As a HIV 50+ Strong and Healthy Scholar, I was impressed with the many interesting topics covered. I learned that through prejudicial thoughts and actions, governments, communities, health care providers, employers, family members and colleagues often contribute to HIV stigma. I learned that ending the HIV epidemic in black and brown communities will take big, bold, innovative, policy initiatives along with authentic engagement. U = U and PrEP are valuable tools all persons can use effectively and an ambitious, effective public awareness campaign is needed. Presenters shared the importance of promoting U=U and PrEP among black women, who present a perfect opportunity to break down obstacles to increasing awareness and reducing stigma. Campaigns like this can be successful if they are strategic and tailored to the context, values, language, and resources available to target audiences. I also learned that stigma leads to several other health-related problems amongst persons diagnosed with HIV/AIDS such as: loneliness, isolation, low self-esteem, identity crises and a lack of interest.

This year’s subject matter is particularly important for the citizens of Garden Valley district, where I serve, because our strategy includes crafting easy to understand language in our messages as we speak to the community about advancing innovation, (PrEP), and ending the HIV epidemic in African American and LatinX communities. We believe wording and content of the message depends on what it is supposed to achieve.

Advancing Innovation:
There is a lot at stake! Ending HIV/AIDS is a big-time accomplishment right up there with ending polio, and all other life threating diseases.

I learned how it is important to recognize and address clear patterns of healthcare disparities among African American women. In fact, our greatest challenge is reducing the deep disparity in health status of minorities and especially African American women and make PreP readily available. I learned we are not reaching those in need of another option ending the HIV epidemic in black and Latino communities and ultimately the US will take multifaceted innovative and intentional approaches.

The Garden Valley Neighborhood House mission is to support and promote the advancement of health innovation and technologies in the greater Cleveland, Ohio area by advising, educating, and training community activists in the establishment and legitimate aspects of the healthcare sector. Our view is that health promotion messages should focus on what can be gained by changing behavior, while detection behavior messages should focus on what could be lost if they don’t go through with the screening. I presented on the innovative activities of the Garden Valley Neighborhood House in the Community Corner at the Summit.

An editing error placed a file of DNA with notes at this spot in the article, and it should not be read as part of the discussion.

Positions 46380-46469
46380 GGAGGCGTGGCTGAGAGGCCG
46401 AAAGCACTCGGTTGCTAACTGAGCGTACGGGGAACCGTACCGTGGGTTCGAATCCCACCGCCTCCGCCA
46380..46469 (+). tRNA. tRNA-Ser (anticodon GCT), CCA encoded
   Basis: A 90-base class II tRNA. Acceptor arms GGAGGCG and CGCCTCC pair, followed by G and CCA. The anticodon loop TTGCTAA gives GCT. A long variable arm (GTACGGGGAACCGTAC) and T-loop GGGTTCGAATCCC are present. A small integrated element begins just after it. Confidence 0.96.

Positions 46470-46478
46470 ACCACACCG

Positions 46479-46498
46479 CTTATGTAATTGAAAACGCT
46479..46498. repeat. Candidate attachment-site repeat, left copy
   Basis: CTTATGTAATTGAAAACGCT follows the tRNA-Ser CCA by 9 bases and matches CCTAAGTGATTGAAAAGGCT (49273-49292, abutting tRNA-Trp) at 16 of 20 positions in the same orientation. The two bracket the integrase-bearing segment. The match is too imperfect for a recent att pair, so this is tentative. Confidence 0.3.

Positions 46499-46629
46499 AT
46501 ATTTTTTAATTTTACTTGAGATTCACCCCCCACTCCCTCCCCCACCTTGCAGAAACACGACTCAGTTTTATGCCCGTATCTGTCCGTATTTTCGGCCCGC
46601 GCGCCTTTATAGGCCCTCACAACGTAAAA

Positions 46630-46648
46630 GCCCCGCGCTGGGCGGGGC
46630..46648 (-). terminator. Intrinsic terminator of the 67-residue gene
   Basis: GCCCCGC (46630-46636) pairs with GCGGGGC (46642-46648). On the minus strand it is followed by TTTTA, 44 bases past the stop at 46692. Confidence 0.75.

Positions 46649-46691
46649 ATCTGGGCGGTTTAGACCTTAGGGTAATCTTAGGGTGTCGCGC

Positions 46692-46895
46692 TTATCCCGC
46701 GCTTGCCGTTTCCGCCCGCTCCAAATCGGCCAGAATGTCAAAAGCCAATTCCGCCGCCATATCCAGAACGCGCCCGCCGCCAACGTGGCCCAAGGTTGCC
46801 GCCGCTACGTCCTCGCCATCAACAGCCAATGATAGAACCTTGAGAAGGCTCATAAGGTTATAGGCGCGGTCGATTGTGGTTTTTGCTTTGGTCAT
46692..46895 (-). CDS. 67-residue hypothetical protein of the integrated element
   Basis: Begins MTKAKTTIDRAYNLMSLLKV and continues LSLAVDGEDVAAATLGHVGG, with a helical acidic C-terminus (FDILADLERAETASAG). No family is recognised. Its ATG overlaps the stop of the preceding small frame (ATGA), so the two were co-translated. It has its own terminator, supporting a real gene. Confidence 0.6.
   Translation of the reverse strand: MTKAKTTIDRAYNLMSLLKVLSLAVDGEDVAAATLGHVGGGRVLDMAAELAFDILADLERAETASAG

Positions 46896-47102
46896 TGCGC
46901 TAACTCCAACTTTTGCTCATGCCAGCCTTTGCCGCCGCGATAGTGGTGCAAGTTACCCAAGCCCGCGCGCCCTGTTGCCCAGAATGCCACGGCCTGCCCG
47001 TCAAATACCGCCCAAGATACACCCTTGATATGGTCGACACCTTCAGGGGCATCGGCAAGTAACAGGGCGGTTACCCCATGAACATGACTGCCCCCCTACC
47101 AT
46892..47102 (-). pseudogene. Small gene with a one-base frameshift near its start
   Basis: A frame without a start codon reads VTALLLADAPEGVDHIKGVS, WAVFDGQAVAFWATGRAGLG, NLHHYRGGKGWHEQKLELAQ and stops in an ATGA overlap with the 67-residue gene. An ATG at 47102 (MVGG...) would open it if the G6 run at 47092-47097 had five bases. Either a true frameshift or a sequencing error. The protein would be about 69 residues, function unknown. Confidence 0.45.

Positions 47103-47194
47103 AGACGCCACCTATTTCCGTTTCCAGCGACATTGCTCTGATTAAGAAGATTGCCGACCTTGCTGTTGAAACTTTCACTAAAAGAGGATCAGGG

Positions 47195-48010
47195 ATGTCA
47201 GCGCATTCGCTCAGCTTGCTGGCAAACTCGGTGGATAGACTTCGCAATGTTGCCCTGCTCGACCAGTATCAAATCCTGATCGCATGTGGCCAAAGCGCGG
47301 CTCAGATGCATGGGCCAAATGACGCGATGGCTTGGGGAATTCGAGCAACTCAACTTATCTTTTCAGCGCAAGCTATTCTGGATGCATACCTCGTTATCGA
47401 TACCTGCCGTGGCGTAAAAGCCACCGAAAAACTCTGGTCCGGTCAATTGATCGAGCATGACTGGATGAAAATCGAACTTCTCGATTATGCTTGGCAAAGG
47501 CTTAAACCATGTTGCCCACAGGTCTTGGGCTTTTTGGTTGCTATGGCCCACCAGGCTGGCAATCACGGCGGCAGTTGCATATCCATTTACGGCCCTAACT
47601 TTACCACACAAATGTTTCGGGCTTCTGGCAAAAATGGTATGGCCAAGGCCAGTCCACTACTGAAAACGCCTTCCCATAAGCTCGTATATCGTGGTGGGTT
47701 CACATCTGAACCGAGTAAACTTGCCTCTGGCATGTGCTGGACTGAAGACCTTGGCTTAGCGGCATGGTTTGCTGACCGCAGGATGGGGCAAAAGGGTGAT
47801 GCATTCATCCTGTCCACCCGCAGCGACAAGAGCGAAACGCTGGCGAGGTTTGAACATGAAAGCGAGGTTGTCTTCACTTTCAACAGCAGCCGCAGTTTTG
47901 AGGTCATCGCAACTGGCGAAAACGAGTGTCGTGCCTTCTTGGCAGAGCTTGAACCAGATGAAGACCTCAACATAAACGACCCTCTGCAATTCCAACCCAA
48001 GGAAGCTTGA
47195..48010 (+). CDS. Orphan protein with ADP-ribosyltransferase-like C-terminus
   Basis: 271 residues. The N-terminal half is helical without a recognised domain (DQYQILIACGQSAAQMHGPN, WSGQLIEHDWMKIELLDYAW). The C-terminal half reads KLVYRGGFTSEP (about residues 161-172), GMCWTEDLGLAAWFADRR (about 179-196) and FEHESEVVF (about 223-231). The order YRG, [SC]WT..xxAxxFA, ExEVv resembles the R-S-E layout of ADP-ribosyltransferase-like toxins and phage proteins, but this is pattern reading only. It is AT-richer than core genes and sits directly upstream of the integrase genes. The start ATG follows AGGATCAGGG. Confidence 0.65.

Ending the HIV Epidemic:
Incorporating U=U and PrEP into our conversation and communities daily will help break barriers, save lives this will increase awareness and will help to reduce stigma. I learned that People Living with HIV/AIDS not only face personal medical problems but, also social problems associated with the disease such as stigma and discriminatory attitudes. Public stigma and discrimination have harmful effects on the lives of people with HIV/AIDS. I also learned overall education and contact has a positive effect on reducing stigma for adults living with HIV/AIDS. However, contact has a better effect than education at reducing stigma for adults. I learned face-to-face contact is more effective than contact by video.

I learned getting people to change patterns of human behavior is no easy task. What I already knew but has practical application is, in natural world there are basically two kinds of change: evolutionary and disruptive.

Conclusion:
Evolutionary change is gentler form of change, typically less destructive but it takes a very long time. Disruptive change is fast, and sometimes necessary but can be extremely destructive or constructive. Do efforts to engage African American women in U=U and PrEP pursue evolutionary change or disruptive change? Perhaps, we need a combination of both. If things continue on their current path, African American women will be digging ourselves out of a ditch.

As a community advocate, HIV 50+ Strong and Healthy Scholar and 2018 Biomedical HIV Prevention Summit attendee, I learned part of my task is to make determinations how to approach changing a group of people’s behaviors in order to save lives. I firmly believe through education about PrEP and increasing awareness in communities at most at risk is the key.
In my lifetime there have been seven deadly diseases cured. As a nation, we work tirelessly to remedy major epidemics and illnesses. With determined effort and advancing innovation we can end the HIV epidemic.

HIV  Biomedical Conference Reflections

By 50+ Strong & Healthy Program Scholar Paul Grace-Neal